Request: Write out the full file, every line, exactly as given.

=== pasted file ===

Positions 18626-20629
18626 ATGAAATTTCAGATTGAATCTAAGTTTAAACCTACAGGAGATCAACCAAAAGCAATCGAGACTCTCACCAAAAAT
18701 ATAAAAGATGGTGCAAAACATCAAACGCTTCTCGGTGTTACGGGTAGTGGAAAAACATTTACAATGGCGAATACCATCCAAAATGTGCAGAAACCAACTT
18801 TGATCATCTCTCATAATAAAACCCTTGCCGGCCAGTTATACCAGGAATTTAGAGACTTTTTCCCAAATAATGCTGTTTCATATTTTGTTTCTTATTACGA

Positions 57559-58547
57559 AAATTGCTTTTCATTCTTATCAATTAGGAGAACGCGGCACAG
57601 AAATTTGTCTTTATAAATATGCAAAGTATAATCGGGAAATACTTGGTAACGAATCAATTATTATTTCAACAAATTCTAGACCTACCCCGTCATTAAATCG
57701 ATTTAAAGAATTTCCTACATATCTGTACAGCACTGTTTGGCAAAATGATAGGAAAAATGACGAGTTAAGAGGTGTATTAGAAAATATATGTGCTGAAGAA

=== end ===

Positions 18626-20629
18626 ATGAAATTTCAGATTGAATCTAAGTTTAAACCTACAGGAGATCAACCAAAAGCAATCGAGACTCTCACCAAAAAT
18701 ATAAAAGATGGTGCAAAACATCAAACGCTTCTCGGTGTTACGGGTAGTGGAAAAACATTTACAATGGCGAATACCATCCAAAATGTGCAGAAACCAACTT
18801 TGATCATCTCTCATAATAAAACCCTTGCCGGCCAGTTATACCAGGAATTTAGAGACTTTTTCCCAAATAATGCTGTTTCATATTTTGTTTCTTATTACGA

Positions 57559-58547
57559 AAATTGCTTTTCATTCTTATCAATTAGGAGAACGCGGCACAG
57601 AAATTTGTCTTTATAAATATGCAAAGTATAATCGGGAAATACTTGGTAACGAATCAATTATTATTTCAACAAATTCTAGACCTACCCCGTCATTAAATCG
57701 ATTTAAAGAATTTCCTACATATCTGTACAGCACTGTTTGGCAAAATGATAGGAAAAATGACGAGTTAAGAGGTGTATTAGAAAATATATGTGCTGAAGAA